by Andrew Garda
On paper, the 76-69 win by No.1-seeded Immaculate High School’s boys basketball team over No. 8-seeded Payne Tech in the Essex County Tournament might look like a relatively painless victory.
For head coach Jimmy Salmon, it was anything but.
Payne Tech started things off with a 9-2 run over the course of the first three and a half minutes, and that two points for the Lions didn’t come until the first three minutes of the opening frame occurred.
“The first time we played them, we had a similar game,” Salmon said after the win. “I don’t know what it is with us, but we start quarters badly unfortunately, and have allowed other teams to get a good start. Then we’re playing from behind. Maybe there’s something we need to do differently as a team. I don’t know. It’s frustrating, and I’m just glad we had enough to overcome it.”
Immaculate quickly righted the ship and went on a 12-4 run to end the quarter, building a 21-13.
It was an ominous bellwether for Immaculate, though, as they would continue to allow Payne to get back into the game every time it looked like they would leave them in the dust.
“I thought it was a game of runs,” Salmon said. “Our press worked for a while and then, at one point, they were picking it apart and scoring on it. It was almost like ‘pick your poison,’ so in the first half I think they scored 70 percent of their points against our press. Even though we scored a lot off of it [too], it was almost like a 50-50.”
After heading to the locker-room with a 41-31 lead, Immaculate started off the third quarter with back to back baskets, but things started going south right after that, when PT came out of a timeout.
Payne Tech immediately went on a 17-9 run, cutting the lead to four and forcing Salmon to call a timeout.
When play resumed, Immaculate stole the ball from Payne Tech, and Donta Davis found the net, but that didn’t give them the momentum. Instead the two teams traded baskets for the remaining three minutes, after which Immaculate was clinging to a 58-53 lead.
Payne Tech continued to dog Immaculate’s every footstep, always clawing their way back into the game when Immaculate seemed to have a comfortable lead. However, Payne also was fouling to try and regain control of the ball, and soon they were in double-bonus territory, meaning Immaculate was guaranteed two shots every time they were fouled.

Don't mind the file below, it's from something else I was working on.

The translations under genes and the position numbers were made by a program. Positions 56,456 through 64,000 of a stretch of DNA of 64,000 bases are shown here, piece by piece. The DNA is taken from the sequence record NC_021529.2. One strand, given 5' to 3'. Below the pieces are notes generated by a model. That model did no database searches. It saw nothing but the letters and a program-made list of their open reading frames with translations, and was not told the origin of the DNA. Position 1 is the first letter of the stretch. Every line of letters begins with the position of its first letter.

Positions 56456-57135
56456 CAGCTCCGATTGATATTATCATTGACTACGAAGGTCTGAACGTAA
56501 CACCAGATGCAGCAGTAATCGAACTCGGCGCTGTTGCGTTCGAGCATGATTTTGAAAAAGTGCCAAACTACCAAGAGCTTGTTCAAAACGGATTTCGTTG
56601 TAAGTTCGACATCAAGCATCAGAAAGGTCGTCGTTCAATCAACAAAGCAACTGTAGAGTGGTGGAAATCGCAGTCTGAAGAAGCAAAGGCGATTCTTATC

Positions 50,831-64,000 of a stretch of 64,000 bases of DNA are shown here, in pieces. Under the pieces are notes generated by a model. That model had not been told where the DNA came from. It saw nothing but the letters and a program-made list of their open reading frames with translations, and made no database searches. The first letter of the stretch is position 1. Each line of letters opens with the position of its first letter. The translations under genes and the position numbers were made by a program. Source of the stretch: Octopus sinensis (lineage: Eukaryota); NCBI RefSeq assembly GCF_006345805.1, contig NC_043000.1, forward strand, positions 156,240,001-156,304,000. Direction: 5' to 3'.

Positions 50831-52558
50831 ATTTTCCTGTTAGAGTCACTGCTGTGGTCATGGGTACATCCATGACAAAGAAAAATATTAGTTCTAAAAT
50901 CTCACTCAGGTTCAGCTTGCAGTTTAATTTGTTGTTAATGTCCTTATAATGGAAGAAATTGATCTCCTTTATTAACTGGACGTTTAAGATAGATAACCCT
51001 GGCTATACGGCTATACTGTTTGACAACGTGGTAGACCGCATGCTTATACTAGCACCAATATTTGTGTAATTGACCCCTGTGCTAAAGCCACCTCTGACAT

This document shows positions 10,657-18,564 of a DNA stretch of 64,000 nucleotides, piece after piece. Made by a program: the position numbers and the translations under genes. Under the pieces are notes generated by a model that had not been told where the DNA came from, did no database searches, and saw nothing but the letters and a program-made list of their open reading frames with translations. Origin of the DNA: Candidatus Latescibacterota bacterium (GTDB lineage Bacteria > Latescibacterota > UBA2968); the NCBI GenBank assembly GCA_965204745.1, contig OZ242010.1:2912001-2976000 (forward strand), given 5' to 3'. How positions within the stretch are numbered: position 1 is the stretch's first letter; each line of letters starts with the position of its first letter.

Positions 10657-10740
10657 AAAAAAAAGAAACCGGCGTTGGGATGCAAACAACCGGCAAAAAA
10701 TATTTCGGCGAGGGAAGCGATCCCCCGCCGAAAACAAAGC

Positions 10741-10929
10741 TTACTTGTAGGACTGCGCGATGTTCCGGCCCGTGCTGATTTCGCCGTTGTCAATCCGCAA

A struggle for the Lions all season has been their free throws. In the past, Immaculate has been deadly from the charity stripe, but not so this year.
“For the first four years I’ve been here, that’s been a strength,” Salmon said. “Now it’s a struggle.”
While it has been an issue — and was again Saturday as in the first half, the Lions missed almost as many free throws as they made, going 8-for-14 — the free throw shooters came up big to close down the game, with Zion Bethea, Zakai Zeigler and Jayden Brown going 6-for-6 to close the game out.
As always, the play of Bethea loomed large for the Lions. The Hofstra commit had his eight game of 20 points or more of the year, with 20 points, and 7 rebounds. Amar’e Marshall had 20 points as well, adding eight rebounds as well. Zeigler was the third highest scorer with 15 points, and seven assists, while Zayon Marsh dominated the boards, accumulating 13 rebounds.
Overall, Immaculate manhandled Payne Tech at the glass, out-rebounding them 44 to 32.
“The strength of the team have been our guards, and I think they won it for us at the end,” Salmon said.
They’ll need more of the same from their guards, as well as cleaner play, when they welcome East Orange to the gym for the ECT semifinals on Tuesday, Feb. 18.